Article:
This morning my oldest girl, Grace, said to me: "Mom, I will tell you this and you will tell no one." (She is a bit dramatic and often speaks like this.) I obviously braced for something big. Sort of.
She said, "Mom, there is a bully at school and NO ONE plays with her. We all run because she will attack you if she gets near you."
Now, maybe you are wondering if I called that school right up and demanded that the bully be kept away from my precious little snowflake. Not a chance. My heart goes out to that confused little girl. Grace is fine. Grace will probably always be fine in that schoolyard. She has a team of friends around her. They stick together and rally against anything that is different. They might even be bonding over their fear of this girl right now. This makes me ill.
I felt gutted for two reasons. One, I imagined a schoolyard full of children running and hiding from a bewildered little girl who may be completely unaware that her actions are rough or inappropriate. And two, I imagined Kate in her place.
A Different Perspective
Kate is my youngest. She is a four-year-old tornado of a kid. She also has autism and the nuances of the social world completely mystify her. Kate is rough and tumble. She hugs like a linebacker and has no mercy when she wants something that you have. She doesn't understand social conventions and she might always struggle with these abstract concepts. She might, someday, be that girl that everyone runs away from. She'll likely be rough and intrude on personal space. She might say things that seem strange or even inappropriate at times. She may be the bully one day.
I believe there is a place for anti-bullying education. I believe some children are bullied mercilessly and it changes them. It shapes them into anxious, self-doubting adults. It leaves scars that cannot be healed. I shudder at the thought of my girls being bullied. I know Kate may be a prime target herself. This type of bullying is truly dangerous because it is malicious and intended to cause fear, embarrassment and pain. Children that are different in some way are often the targets of these attacks, whether they are bullied by exclusion or harassed outright.
This girl though, the one Grace is talking about, is different. I've met her. I've watched her interact with other children. I suspect there are developmental issues clouding her judgment and her understanding of schoolyard etiquette. I've schooled myself in such things, and while I have no right to label this child, I feel strongly that there is something more to her behavior. I believe that a label or a diagnosis could bring much-needed answers and support for her and her family. Ultimately, though, it is not for me to say. So, for now, I will turn my attention to educating my own girls about the intricacies of this kind of behavior. Could it be that Grace and her friends are the true bullies in this scenario? Does their exclusion of this little girl put them in that category?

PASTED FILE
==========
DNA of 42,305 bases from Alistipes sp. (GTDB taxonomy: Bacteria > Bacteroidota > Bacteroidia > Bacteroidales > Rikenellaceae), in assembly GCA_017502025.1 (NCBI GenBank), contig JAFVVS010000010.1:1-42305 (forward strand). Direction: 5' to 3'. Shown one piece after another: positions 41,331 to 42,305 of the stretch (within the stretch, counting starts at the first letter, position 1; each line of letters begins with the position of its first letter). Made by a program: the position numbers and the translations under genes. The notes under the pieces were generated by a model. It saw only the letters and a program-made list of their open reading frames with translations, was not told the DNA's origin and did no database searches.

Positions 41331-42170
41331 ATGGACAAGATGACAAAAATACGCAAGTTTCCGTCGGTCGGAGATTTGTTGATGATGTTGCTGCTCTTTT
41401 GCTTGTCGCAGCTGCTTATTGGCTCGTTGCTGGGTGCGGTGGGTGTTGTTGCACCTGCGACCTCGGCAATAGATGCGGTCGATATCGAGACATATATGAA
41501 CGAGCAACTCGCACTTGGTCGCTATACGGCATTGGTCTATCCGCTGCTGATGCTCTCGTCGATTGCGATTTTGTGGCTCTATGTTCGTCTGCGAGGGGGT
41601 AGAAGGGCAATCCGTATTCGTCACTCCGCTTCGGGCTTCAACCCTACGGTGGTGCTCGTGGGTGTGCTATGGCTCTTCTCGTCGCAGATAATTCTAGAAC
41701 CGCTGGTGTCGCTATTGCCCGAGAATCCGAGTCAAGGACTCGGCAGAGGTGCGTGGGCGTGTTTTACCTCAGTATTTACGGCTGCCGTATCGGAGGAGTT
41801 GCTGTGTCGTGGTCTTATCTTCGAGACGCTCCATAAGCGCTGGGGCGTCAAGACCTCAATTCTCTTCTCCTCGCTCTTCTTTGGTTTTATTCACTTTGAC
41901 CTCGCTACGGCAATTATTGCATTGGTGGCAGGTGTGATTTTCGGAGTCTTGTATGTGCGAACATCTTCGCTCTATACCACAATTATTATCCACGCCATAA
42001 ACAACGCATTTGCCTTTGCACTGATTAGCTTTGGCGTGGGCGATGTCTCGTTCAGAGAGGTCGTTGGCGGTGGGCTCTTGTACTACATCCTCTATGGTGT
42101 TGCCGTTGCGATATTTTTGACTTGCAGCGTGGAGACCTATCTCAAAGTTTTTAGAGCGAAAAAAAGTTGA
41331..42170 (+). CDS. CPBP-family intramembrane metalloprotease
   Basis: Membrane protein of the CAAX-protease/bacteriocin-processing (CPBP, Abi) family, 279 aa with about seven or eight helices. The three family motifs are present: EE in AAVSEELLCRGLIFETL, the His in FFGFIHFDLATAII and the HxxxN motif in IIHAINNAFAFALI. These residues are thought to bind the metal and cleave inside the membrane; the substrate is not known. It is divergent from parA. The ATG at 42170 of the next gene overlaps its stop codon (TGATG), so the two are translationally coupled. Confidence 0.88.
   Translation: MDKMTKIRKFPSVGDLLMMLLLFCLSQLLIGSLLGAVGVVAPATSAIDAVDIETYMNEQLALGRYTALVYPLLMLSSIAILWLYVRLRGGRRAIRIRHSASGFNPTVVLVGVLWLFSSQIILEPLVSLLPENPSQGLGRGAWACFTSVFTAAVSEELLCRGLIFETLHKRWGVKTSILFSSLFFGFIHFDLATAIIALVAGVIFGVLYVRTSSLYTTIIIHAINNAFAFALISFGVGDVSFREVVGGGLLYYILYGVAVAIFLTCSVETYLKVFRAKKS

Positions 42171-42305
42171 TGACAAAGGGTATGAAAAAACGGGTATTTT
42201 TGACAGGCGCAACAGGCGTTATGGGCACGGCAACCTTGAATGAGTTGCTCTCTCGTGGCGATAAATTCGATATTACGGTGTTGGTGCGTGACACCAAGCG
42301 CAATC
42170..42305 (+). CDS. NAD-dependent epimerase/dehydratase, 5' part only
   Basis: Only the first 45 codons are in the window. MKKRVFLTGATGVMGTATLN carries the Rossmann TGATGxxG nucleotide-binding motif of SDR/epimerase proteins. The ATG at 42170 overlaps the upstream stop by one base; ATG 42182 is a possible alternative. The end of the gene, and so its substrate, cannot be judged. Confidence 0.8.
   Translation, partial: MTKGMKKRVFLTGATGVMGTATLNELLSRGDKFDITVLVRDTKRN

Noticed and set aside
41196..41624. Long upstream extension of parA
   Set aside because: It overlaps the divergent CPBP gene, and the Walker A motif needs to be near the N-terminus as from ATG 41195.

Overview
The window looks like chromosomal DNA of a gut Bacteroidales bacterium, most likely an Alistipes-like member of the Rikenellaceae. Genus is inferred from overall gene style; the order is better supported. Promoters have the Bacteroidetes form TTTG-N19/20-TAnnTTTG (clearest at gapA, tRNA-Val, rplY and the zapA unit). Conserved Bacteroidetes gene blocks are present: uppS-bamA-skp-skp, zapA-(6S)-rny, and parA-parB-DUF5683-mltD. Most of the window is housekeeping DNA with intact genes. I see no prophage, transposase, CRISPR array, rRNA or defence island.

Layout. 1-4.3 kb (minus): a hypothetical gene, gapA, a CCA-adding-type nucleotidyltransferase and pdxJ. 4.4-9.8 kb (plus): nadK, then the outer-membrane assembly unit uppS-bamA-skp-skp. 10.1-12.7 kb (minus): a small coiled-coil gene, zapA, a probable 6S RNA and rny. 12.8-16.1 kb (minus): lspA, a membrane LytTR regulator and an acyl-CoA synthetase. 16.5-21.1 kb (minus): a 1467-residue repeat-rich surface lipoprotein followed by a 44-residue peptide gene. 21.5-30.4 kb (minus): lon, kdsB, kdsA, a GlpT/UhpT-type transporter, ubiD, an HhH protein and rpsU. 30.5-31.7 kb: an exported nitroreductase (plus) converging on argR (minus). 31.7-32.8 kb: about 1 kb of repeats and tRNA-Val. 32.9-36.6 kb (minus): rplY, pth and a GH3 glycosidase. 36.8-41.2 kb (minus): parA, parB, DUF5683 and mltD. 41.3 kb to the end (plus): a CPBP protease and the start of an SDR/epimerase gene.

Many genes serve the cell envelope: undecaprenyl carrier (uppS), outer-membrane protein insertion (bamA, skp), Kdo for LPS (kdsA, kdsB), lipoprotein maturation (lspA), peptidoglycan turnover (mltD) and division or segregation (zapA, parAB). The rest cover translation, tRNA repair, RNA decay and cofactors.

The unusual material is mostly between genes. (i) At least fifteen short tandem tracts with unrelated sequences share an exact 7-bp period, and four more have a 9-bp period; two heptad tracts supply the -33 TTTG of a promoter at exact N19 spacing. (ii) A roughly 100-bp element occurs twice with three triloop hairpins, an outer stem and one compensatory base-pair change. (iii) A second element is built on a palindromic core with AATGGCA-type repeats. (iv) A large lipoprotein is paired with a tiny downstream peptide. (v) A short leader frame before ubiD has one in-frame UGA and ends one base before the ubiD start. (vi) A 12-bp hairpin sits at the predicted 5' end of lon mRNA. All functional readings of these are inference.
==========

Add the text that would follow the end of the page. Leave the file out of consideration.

Not So Black and White
Grace and I had a long talk this morning. She left confused. All the propaganda surrounding bullying demands that Grace despise this activity. She must run and tell her teacher. She must stand strong with her friends against the bully. Bullies are bad, right? Chasing and hitting are bad, right? How can I ask her to understand that things are not so black and white for everyone? Her own sister, for example, would not understand that her hugs can be painful when done from a full running start or that she shouldn't take someone's toy from their hands. Kate, and maybe this little girl, too, struggles with body language, rules, transitions and receptive language. All skills one would need in order to navigate the school yard.
I don't expect Grace to understand the intricacies of this situation right now, but I hope one day she will. After all, she will share that schoolyard with her sister in one short year and I may need Miss Grace to stand in defense of the bully.